The Long Road Home: Decreasing Barriers to Public Housing for People with Criminal Records
Read The Long Road Home: Decreasing Barriers to Public Housing for People with Criminal Records
The Long Road Home: Decreasing Barriers to Public Housing for People with Criminal Records examines how policies that exclude people with criminal records from public housing have long-lasting, damaging impacts on health and equity in our communities.
The new report, led by Human Impact Partners in partnership with the Ella Baker Center for Human Rights, uses the Oakland Housing Authority as a case study and investigates the impact of current practices.
Historical policies have created racial disparities in housing and health outcomes.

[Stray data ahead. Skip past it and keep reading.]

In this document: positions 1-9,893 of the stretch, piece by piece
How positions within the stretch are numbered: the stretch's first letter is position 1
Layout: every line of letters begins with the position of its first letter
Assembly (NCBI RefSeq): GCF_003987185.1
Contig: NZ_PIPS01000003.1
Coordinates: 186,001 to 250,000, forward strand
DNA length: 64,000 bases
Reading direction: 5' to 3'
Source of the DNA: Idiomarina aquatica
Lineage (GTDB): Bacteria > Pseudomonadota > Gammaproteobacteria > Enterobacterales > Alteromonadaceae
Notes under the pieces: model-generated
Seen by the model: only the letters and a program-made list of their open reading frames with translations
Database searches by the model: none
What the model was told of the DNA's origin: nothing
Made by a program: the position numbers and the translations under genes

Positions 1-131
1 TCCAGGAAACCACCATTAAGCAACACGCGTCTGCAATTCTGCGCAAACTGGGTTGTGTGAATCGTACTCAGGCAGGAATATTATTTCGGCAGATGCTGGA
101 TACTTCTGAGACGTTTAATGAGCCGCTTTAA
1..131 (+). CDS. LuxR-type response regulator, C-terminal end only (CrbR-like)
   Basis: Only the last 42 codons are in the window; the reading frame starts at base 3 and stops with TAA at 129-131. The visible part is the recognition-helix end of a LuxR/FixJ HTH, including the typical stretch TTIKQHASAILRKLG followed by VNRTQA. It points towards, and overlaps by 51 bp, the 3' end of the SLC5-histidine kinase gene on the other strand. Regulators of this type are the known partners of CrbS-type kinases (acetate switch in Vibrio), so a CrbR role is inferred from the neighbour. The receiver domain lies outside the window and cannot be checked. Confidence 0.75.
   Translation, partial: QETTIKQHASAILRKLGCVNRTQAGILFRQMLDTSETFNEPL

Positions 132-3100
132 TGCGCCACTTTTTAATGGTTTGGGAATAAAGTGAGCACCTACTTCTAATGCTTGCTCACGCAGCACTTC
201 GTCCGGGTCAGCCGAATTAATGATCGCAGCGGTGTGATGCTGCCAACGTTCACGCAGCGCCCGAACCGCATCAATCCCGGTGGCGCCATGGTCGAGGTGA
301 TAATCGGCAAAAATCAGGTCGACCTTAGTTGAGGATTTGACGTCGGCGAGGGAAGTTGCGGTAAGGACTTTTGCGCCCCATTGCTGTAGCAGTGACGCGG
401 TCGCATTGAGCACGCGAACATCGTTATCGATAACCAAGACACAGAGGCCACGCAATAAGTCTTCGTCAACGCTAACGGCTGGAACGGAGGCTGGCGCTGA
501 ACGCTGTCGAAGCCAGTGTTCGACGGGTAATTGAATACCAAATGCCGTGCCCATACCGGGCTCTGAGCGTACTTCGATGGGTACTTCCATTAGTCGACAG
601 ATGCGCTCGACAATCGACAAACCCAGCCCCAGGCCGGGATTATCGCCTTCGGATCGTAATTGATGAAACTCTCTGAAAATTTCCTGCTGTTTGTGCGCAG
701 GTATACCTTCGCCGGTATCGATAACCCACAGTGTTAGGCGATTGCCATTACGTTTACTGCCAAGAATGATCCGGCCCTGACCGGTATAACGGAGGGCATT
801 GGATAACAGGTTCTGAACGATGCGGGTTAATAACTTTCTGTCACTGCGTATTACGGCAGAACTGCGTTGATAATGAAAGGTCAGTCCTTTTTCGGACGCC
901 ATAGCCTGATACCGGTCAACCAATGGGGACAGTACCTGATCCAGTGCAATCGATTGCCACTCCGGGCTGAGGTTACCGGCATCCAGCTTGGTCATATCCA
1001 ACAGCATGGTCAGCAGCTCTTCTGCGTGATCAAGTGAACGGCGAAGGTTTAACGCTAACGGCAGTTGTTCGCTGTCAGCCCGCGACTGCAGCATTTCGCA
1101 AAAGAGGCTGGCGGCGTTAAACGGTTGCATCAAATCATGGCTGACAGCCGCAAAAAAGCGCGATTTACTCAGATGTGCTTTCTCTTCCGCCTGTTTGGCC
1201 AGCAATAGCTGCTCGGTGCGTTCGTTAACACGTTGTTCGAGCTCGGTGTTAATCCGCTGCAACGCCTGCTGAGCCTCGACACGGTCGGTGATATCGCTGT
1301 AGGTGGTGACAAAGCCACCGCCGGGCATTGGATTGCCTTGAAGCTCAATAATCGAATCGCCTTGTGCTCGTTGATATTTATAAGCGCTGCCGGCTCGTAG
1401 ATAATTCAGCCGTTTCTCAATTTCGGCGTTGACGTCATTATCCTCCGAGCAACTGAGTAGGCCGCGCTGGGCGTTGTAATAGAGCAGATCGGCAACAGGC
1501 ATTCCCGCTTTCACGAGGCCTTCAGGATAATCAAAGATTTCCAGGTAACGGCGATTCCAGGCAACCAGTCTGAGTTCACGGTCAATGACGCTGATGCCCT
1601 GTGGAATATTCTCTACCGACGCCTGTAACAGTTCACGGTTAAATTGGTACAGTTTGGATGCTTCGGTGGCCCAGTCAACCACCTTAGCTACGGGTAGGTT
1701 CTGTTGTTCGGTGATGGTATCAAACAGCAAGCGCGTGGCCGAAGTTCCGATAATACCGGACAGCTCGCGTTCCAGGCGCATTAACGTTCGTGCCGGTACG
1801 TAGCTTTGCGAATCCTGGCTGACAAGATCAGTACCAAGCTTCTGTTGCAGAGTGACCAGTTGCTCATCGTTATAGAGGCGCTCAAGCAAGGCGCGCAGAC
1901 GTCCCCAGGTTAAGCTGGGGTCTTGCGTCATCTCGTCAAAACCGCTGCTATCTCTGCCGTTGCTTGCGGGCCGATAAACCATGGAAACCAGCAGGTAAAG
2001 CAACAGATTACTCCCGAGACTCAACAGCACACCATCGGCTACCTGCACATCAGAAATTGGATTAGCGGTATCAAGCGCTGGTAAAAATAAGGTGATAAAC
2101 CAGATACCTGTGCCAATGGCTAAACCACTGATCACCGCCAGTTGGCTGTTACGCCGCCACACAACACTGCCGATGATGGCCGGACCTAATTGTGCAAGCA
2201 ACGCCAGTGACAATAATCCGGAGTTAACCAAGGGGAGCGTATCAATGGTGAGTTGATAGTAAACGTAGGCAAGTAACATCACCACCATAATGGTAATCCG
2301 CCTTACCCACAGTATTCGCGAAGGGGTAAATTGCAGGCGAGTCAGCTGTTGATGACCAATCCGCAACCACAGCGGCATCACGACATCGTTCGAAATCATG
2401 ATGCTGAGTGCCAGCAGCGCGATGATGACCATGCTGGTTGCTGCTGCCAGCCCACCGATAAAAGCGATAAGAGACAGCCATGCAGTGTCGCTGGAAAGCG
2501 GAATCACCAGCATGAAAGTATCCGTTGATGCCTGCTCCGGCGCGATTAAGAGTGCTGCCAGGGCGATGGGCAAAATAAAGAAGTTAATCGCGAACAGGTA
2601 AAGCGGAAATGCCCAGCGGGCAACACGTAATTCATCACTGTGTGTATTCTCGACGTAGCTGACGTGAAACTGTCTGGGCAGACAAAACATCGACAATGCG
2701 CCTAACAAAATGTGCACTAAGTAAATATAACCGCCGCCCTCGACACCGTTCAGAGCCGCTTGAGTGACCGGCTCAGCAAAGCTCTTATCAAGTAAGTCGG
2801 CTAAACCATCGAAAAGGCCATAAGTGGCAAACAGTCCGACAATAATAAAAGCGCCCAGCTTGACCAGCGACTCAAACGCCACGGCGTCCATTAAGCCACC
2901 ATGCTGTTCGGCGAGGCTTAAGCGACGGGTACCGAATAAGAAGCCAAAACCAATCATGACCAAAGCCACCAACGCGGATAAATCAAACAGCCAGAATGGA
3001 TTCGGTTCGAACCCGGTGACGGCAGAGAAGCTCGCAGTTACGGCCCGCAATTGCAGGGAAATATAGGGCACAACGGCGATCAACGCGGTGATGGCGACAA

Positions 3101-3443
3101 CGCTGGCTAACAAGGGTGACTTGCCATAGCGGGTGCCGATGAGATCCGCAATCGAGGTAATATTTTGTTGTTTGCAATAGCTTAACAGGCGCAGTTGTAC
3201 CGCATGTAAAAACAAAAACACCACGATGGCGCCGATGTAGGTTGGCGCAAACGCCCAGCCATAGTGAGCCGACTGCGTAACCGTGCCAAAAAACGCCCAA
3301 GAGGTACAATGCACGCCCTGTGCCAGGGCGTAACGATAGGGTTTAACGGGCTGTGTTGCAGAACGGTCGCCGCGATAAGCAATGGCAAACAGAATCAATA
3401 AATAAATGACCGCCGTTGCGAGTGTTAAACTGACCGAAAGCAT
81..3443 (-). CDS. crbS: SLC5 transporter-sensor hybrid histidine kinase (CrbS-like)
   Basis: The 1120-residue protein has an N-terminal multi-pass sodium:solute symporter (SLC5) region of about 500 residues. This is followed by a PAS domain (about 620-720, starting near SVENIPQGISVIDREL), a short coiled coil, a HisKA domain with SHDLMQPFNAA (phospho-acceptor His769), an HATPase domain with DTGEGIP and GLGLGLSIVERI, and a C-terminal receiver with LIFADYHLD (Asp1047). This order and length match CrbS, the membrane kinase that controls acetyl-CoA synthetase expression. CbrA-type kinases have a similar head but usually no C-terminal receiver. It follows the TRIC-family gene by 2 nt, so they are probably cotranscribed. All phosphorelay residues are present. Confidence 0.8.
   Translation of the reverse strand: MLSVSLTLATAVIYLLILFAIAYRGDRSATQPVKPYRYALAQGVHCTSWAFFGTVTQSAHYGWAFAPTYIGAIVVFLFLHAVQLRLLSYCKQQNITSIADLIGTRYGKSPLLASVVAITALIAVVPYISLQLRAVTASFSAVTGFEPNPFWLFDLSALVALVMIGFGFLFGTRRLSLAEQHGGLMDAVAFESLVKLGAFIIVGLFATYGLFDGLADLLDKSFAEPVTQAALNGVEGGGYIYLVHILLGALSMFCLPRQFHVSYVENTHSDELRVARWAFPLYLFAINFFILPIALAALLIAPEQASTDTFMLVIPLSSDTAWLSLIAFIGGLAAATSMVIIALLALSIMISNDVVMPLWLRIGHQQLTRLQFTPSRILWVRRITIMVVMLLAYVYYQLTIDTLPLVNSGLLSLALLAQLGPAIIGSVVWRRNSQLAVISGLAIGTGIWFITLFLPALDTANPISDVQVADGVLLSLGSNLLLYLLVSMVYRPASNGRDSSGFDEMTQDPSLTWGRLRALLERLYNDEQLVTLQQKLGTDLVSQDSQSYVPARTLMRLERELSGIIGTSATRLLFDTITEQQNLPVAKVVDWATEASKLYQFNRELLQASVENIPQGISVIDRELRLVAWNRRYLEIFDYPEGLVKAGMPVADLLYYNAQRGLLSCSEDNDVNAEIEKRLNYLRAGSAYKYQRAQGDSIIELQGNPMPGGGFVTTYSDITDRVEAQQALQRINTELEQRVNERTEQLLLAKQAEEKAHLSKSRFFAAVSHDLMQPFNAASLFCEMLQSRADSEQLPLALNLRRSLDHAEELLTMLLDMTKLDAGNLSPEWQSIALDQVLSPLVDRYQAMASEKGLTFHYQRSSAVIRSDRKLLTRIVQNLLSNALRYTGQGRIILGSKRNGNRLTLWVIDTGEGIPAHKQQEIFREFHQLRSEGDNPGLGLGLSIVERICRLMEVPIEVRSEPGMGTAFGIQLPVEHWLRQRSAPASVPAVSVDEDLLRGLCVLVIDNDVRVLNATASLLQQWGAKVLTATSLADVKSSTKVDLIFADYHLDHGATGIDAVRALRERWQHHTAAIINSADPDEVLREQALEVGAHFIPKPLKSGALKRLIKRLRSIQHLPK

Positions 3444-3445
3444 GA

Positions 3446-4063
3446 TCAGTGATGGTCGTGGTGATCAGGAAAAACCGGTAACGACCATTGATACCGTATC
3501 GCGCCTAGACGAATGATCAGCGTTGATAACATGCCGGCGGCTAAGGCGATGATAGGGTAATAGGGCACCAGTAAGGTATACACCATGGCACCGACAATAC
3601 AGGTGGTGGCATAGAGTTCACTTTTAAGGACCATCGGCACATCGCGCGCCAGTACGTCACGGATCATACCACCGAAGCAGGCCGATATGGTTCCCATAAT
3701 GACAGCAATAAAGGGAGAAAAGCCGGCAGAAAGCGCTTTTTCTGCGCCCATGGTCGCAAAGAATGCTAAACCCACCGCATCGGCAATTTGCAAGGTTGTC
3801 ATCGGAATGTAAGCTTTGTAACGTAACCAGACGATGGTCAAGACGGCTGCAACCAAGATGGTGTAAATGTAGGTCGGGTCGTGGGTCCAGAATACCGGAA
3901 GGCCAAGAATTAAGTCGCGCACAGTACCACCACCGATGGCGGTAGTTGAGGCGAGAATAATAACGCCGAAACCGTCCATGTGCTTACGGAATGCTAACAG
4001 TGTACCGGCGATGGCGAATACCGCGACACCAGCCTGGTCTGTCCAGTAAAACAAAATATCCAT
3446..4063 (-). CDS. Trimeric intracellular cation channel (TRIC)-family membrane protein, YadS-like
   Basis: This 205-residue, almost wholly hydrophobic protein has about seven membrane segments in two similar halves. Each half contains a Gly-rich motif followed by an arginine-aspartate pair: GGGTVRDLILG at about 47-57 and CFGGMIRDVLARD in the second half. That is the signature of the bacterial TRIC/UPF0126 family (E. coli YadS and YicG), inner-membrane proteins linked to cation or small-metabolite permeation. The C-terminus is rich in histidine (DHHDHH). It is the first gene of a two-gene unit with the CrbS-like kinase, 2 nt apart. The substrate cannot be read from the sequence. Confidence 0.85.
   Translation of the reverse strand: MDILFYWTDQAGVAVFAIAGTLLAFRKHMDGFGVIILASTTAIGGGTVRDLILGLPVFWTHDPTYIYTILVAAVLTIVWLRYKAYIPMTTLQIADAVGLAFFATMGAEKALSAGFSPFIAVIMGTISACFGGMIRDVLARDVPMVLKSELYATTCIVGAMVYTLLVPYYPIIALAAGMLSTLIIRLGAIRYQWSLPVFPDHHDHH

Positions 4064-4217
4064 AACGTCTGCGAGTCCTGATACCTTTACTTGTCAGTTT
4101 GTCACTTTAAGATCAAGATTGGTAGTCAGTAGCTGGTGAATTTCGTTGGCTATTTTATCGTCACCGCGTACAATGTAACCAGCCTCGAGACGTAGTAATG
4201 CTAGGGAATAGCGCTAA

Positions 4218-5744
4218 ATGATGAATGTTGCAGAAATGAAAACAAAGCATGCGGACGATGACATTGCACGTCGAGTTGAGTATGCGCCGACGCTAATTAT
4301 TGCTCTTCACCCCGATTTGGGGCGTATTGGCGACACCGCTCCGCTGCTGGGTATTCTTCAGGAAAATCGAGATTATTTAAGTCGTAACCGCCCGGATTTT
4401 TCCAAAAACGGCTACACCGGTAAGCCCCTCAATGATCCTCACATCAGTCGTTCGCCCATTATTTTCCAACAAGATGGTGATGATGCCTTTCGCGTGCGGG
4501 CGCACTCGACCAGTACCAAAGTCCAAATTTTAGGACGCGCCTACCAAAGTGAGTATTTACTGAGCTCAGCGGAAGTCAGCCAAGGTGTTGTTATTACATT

Access to stable housing serves as a foundation for families to improve their health, employment and education opportunities, family reunification, and social networks.
- Allowing applicants to present mitigating circumstances in their initial public housing applications would likely result in fewer denials because of a criminal history.
The #LongRoadHome also offers recommendations on how to create more inclusive housing policies that would decrease racial disparities, improve health outcomes, and reunite families.
The advisory committee for this report included California District 18 State Assemblymember Rob Bonta’s Office, East Bay Housing Organizations, the Ella Baker Center for Human Rights, Oakland Community Organizations, and the Sargent Shriver National Center on Poverty Law.